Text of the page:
I’ve been a nurse for more than 20 years and I regularly work with nursing students. A few random thoughts:

  1. 36 ain’t old. Really, it’s not. You’ll be an RN before you’re 40, and nearly everyone you run into then will assume you are an old hand at nursing (talking about patients/family members here). You will be automatically trusted, which is the reverse of a 22-year-old bopping into the room and saying, “Hi! I’m Jennifer! I’ll be your nurse today !!!”

  2. Don’t do it if Mr. Bloom ain’t on board. Nursing school is not easy - particularly with two young’uns. You will need lots of quiet, alone time.

  3. Generally speaking, ‘older’ students have an easier time (life-experiences, maturity, motivation, etc.).

  4. I assume you realize that, once an RN, you’ll likely be working off-shift, every other weekend, and half the holidays. Some new grads may fall into a bankers-hours job, but that is extremely rare. Also, be prepared to work 12-hour shifts (which most consider a bonus, considering that you only work three days a week, but 12.5 hours is a freakin’ long day. Especially when you work three of them in a row).

  5. Figure out your comfort level working with doctors - or bosses - who may be younger than you.

  6. You know a lot of stuff, having had two children. Share your knowledge, but work hard to avoid becoming a know-it-all a-hole.

  7. Specific questions? Ask away (or PM me).

  8. Good luck!

My man Shagnasty was looking into nursing school recently. I chimed in to act as devil’s advocate. Here’s my take from some correspondence between us.

You may find Shagnasty has some insight, as he’s investigated this issue. Maybe he can be the good cop.

I guess it depends on what sort of institution you work at, but not a day goes by that I’m not saving some doctor’s ass by telling him/her what to order. If I had blindly followed every order I’ve received over the years, I’d have committed a dozen or so homicides.

Thank you SO much for all of your wonderful feedback! It was along the lines of what I was expecting, and enjoyed the devil’s advocate thrown in. I appreciate both sides - Lord knows I’m not only going into nursing because I’m sweet-as-pie and have a naive view of it. I know it’ll be tough and gritty, unexpected, and require a lot of humility. I’m a servent at heart, and having 2 kids and working with a plethora of people in my life has given me confidence and a different world-view than when I was 22 and dropped out.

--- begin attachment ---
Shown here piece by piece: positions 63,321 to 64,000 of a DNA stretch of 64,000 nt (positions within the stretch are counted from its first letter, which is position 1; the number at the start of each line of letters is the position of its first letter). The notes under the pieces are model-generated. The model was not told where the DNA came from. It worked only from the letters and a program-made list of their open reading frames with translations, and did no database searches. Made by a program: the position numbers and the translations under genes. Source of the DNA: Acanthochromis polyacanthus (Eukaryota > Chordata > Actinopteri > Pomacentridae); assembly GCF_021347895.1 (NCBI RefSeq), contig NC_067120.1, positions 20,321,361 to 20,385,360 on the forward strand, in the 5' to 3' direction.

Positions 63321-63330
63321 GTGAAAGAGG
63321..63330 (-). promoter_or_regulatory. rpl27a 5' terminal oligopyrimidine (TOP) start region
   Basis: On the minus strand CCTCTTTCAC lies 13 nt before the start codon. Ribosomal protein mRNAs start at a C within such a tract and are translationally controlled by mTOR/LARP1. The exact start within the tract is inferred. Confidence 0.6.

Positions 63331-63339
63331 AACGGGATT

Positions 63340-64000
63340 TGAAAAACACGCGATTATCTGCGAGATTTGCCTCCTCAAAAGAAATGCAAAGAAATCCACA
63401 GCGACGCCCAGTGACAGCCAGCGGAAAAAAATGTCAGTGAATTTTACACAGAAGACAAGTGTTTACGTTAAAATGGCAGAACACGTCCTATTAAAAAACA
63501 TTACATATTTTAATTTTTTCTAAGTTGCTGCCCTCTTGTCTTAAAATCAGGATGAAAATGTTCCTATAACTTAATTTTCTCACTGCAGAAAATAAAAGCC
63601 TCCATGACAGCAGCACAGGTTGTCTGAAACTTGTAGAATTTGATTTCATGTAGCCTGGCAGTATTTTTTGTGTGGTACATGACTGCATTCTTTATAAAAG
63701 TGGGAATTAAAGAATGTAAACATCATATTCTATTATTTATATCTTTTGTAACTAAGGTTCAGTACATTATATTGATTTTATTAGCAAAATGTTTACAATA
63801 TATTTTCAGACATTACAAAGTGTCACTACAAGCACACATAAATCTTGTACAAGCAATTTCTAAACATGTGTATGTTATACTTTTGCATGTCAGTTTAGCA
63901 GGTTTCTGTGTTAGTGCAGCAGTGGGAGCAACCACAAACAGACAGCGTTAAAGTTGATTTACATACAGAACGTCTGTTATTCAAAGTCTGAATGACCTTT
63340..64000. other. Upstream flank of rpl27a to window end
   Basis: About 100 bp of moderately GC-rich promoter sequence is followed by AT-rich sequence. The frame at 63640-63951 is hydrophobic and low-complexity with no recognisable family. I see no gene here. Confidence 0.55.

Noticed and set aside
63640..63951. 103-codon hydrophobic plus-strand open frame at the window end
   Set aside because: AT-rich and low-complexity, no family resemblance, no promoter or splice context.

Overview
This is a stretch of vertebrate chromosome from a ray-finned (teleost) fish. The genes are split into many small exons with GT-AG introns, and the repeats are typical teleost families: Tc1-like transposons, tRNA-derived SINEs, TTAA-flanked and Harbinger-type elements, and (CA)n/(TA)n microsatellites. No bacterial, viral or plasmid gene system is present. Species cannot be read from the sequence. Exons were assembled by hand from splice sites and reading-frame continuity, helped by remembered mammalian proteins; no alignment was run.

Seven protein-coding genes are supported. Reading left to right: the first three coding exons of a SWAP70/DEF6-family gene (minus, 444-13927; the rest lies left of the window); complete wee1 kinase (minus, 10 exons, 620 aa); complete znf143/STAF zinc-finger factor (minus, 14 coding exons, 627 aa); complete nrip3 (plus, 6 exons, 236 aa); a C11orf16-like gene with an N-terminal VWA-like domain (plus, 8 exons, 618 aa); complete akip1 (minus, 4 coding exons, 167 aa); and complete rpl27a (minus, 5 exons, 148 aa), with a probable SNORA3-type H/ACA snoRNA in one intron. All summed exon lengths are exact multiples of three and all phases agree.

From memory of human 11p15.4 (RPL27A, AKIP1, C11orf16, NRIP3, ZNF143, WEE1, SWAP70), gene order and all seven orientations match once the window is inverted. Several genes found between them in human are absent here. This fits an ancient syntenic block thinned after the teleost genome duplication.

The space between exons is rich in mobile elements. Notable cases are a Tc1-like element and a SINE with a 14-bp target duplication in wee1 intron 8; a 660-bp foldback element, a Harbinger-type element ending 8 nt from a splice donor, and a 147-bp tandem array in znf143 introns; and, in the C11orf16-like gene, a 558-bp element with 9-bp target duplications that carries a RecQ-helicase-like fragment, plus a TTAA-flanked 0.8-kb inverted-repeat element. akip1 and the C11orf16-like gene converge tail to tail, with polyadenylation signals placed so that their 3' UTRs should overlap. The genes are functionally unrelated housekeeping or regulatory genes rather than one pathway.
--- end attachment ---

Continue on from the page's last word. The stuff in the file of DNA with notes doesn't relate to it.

Again, muchos gracias :smiley:

Well I’m a little younger, but I went back to school at age 28 for a veterinary technology degree. I had a 2 year old and a 4 month old, so I went went part-time evening classes. I’ll be done next June, and it’s the best decision I ever made.

No disrespect intended. I completely concur, and have nothing but respect and admiration for nurses. My point was merely that different positions have different frustrations. If she’s on the ball enough to consider nursing, she’s certainly on the ball enough to consider doctoring, and it would be a pain to realize that she went down the wrong branch for her after having made a big midlife jump.

You sound like 60% of my microbiology students. They do extremely well, in general, due to their focus, ability to manage time and prioritize.

Might want to PM Cyn she basically did exactly this, getting her RN at 38 IIRC.

You can certainly PM me if you’d like to ask questions from a professor’s perspective.